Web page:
Random Questions


Right. All these features are unique to one podcast app or another when they first come out. A year later they should be just about standard in all these same apps. From there it’s just about what app suits you the most in the layout and default use cases.


Current Podcast count: 58


Holy Fuck. My current count is maybe 3 and change.


I’ve got 0 because I’m all books on tape lately. I’ll still listen to individual episodes podcasts I come across via whatever means if the topic sounds right, but usually right then and there.


I listen to four currently. One of those is GeekNights. :wink:

There are more, but they update… infrequently.


I do… and I also have a backlog for various reasons… I also listen to them at 1.5 speed. I tend to like to listen to podcasts not only on my commute, but while doing household chores as well.

I don’t own an Apple Watch (or any other smart watch) and, well, skipping 30 seconds at time via my watch isn’t worth $300-$400 to when my podcast app costs $3.

And yes, I’ve looked at getting a smart watch and found that they just don’t offer enough utility to me to be worth paying a few hundred bucks for.


Unless the podcast contains music my normal rate of listening to podcasts is 2.6x speed.


I ask Siri to “rewind 30 seconds” and “fast forward one minute” all the time.


Good to know, but I’ve had Siri flake out enough on me, especially when in “Do not disturb while driving” mode, that I don’t trust it to be reliable.


if me and my wife ever need to take a long ride for travel and internet connection isn’t guaranteed we download like 10 hours of podcasts so we have variety to choose from


Look man I’m pushing Vic as hard as I can, but stuff is really getting in the way the last little while.

Also, am I the only person who listens to podcasts while I work and do other stuff? Sure, short commute, whatever, but don’t y’all clean, or do laundry, or have other tasks and errands to do? Or even just go on a walk sometimes?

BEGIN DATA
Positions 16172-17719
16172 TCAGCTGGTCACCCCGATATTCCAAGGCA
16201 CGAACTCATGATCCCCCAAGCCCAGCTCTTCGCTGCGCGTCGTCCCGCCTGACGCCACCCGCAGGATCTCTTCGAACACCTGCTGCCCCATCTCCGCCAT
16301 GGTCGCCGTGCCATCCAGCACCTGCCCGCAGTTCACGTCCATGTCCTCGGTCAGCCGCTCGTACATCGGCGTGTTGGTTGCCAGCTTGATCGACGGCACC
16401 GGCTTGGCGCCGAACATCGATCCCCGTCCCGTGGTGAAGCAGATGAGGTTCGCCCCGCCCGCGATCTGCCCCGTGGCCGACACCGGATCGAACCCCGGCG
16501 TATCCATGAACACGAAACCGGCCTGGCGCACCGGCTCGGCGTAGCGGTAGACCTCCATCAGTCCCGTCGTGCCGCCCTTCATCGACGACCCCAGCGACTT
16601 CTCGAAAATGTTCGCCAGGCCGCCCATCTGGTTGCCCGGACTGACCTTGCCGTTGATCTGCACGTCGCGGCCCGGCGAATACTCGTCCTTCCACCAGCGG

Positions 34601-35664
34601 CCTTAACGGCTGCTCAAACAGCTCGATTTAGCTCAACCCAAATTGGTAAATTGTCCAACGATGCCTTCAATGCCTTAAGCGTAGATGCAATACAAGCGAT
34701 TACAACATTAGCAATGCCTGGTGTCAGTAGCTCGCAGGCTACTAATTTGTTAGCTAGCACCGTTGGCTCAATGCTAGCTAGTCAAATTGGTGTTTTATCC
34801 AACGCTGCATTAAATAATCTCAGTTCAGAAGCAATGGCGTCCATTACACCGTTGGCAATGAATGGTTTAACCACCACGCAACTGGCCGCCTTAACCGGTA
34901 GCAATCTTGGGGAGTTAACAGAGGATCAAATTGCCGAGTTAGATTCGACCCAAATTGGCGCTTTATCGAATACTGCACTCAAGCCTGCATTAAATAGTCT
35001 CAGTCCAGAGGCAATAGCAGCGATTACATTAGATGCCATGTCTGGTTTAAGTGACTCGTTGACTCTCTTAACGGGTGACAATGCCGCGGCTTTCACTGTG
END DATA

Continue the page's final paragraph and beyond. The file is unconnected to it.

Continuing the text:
I have 10 podcasts in my app right now but only 5 of them produce at a regular cadence. That’s just enough to not get overwhelmed and only listen while commuting or doing mental tasks. I’ve been trying to do more audiobooks during commute though because I built up too much of a backlog on Audible.


I actively avoid audiobooks as I prefer reading over listening but do have a ton of subscribed podcasts, though only about 4 which I keep up with or regularly update, like most here. When I’m in the odd mood I listen to certain podcasts outside my mains though, like Snap Judgement or Radiolab.


teach me your ways, it takes me hours to find something to spend my credits on


I have both a stockpile of audiblecredits I have to spend, and a backlog of purchased audiobooks I have yet to listen to.

I havn’t actually used audible in a year. :expressionless:

I only actively track one podcast where I will listen to each episode as they come out, and its name is Hello Internet.

Used to put on audiobooks and podcasts at work, but I found them so engrossing that I tend to completely zone out for hours on end and get hardly anything done; or I just don’t actually process what I’m hearing in the story.

My commutes are relatively short both by car and by shuttle bus, so a 10-30min YouTube video is far more digestible.


IMO, you have work to do. Spend those credits. Listen to more stuff. If you want fantasy fiction I highly recommend Malazan. I also enjoyed Piketty’s capital in the 21st century. I think both of those were my top 2018 picks for things I could listen to while doing something else.


Found the Audible employee.


The stuff I get on Audible generally falls under three categories. First, classic books I just never read when I was younger, for example classic sci-fi like Heinlein and Asimov or really classic stuff like Sherlock Holmes and Edgar Allen Poe. Second, I do most of my non-fiction through audiobook now because I find reading them on paper or Kindle utterly boring. It’s always been that way for me, I’ve never been excited by non-fiction but I want to learn more about historical stuff, so this helps bridge the gap. Third, once I start running out of those, I will actually just take suggestions from the yearly Audible awards to try new things that I normally wouldn’t think to listen to. I’d say I’ve enjoyed about half of the books I’ve listened to that way.


Start a podcast where you review every book you read and your listeners will keep sending suggestions based on what they know of your tastes.


My podcast count is 135.